The Internet conundrum for commercial TV

The Internet is only now making the major TV stations think long and hard about how they are going to hold onto viewers. Geez guys, it's not like people have been downloading shows since before the good old days of Kazaa or anything like that. But guess what? Now that less tech savvy people are into it, and now that many people can get broadband connections faster than 1Mbps, it's a threat, and the networks are realising that they have to change their ways in order to keep most viewers happy.

One way they have changed their ways is by fast-tracking some TV shows so that they are shown a day or two after their air date in the US. They're not doing it for all shows though, just for the ones they feel are most important to their viewers. That's not enough though. The problem is that many of us have left TV land for good, and it's not just because the networks wait an eternity to air shows that people on forums have been talking about for months (imagine having to avoid the Internet completely so that you don't accidentally read a spoiler about your favourite show). It's because they show a total lack of respect to viewers and don't give decent shows a chance.

It's no wonder Australia is one of the biggest offenders when it comes to downloading shows. Anyone remember The Shield, or The Wire? Both of these amazing cop shows have been treated appalingly by the Aussie commercial networks. They got buried in late-night time slots, but not only that, they never aired on a consistent schedule. (I think Ten even put The Shield on Saturday nights once. That's how low they rated the show.) Channel Nine, with The Wire, basically performed an illusion whereby the show was pulled from its already hidden timeslot and never shown again. Not to mention how poorly they treated Curb Your Enthusiasm. Did they ever show that 'get in that ass, Larry' episode? I wouldn't know because I don't watch commercial TV anymore, purely out of spite.

It's obvious many people use their broadband connections to obtain these shows as soon as they are aired in the US, but what other option do we have while waiting for the DVD sets to be released? We can't watch them online legitimately because the US networks block international visitors from viewing the online streams. Nor can we buy exactly what we want from iTunes.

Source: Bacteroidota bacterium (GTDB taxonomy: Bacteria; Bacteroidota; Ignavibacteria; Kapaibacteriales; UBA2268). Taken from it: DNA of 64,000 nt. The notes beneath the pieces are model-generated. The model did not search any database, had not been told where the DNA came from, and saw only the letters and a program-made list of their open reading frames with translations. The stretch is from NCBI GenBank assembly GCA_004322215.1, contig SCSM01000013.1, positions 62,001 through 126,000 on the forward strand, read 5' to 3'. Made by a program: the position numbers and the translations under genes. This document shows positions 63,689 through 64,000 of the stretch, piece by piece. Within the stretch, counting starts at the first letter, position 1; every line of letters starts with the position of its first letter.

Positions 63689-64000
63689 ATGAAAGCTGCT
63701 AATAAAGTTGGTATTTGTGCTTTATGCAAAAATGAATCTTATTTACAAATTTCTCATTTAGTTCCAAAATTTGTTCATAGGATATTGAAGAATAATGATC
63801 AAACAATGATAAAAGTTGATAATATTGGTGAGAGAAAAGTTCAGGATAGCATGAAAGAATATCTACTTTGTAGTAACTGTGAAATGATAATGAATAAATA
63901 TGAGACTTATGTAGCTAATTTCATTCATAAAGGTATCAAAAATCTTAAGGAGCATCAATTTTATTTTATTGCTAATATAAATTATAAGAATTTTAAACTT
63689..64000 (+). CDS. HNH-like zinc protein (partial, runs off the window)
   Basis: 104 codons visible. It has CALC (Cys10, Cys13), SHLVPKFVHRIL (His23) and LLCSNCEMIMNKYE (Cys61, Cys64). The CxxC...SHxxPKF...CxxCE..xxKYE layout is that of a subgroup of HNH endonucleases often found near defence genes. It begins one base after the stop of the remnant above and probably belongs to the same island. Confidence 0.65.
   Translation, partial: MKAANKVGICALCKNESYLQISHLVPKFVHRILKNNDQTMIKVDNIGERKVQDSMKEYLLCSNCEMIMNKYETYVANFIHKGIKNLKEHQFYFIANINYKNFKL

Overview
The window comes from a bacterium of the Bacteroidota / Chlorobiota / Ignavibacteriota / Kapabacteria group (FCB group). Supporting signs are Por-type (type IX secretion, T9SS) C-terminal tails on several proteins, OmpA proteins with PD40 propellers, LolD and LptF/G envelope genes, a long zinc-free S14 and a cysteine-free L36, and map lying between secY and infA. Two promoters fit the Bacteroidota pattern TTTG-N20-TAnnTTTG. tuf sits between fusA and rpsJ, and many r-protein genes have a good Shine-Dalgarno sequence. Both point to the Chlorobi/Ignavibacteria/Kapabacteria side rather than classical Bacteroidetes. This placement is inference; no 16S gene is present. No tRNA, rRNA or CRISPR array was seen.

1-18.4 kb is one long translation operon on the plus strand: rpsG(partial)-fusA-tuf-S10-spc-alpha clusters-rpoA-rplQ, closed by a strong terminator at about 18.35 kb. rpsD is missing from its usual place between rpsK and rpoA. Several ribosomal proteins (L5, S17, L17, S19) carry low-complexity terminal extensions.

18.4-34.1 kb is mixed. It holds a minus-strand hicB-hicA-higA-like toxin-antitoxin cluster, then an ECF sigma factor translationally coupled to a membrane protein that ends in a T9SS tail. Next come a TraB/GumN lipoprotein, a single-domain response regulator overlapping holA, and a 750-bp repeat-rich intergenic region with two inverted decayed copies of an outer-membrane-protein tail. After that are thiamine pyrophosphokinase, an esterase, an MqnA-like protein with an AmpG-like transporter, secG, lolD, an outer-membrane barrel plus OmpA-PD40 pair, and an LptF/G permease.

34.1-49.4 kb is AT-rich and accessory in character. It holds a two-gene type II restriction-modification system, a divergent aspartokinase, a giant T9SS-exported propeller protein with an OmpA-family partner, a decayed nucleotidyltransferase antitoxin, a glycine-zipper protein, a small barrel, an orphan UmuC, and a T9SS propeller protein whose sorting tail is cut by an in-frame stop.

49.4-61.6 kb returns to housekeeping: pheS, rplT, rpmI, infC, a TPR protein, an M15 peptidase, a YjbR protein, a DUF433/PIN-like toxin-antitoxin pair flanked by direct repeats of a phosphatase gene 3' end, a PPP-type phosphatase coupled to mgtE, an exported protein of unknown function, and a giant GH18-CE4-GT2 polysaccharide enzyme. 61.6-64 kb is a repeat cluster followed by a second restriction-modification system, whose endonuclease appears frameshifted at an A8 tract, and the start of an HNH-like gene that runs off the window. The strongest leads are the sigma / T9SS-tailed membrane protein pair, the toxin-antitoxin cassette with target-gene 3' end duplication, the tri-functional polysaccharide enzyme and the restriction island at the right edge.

What I can't fathom is why a TV station will buy the rights to an overseas TV show and then let it sit on the shelf with the cobwebs. At least with digital TV, stations have the chance to show less popular shows on their second or third channels — assuming the ridiculous laws against multicasting are changed. A better solution will be to just whack them up on their Web sites and let us download them and watch them whenever we want.

The ABC is a champion in this regard. Did you miss the final episode of Very Small Business? Don't even know what the hell I'm talking about because you don't watch the ABC? No problem, go over to the ABC's iView site and click to watch it online. It'll count against your download quota unless your ISP subsidises the data (iiNet is one such ISP that lets users watch iView without it counting towards their quota), but it's worth it for the convenience, and depending on how fast your connection is, the quality is excellent.

For the commercial networks, it's a little more difficult to set up an iView-like site, mainly because they have to protect their advertising revenue. But they do show locally produced shows such as Kenny's World. They also let you watch the news. Let's face it though, there aren't many (any?) quality Australian-made programs on the commercial networks, so the pickings are slim.

There's no doubt that Australia is lagging greatly among developed nations when it comes to the delivery of TV shows over the Internet. Our Internet speeds are getting better, but with no local content stream, we are faced with the prospect of burning our quota on torrents in order to scratch our itch for quality overseas shows. Let's hope something changes soon.

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Elias Plastiras
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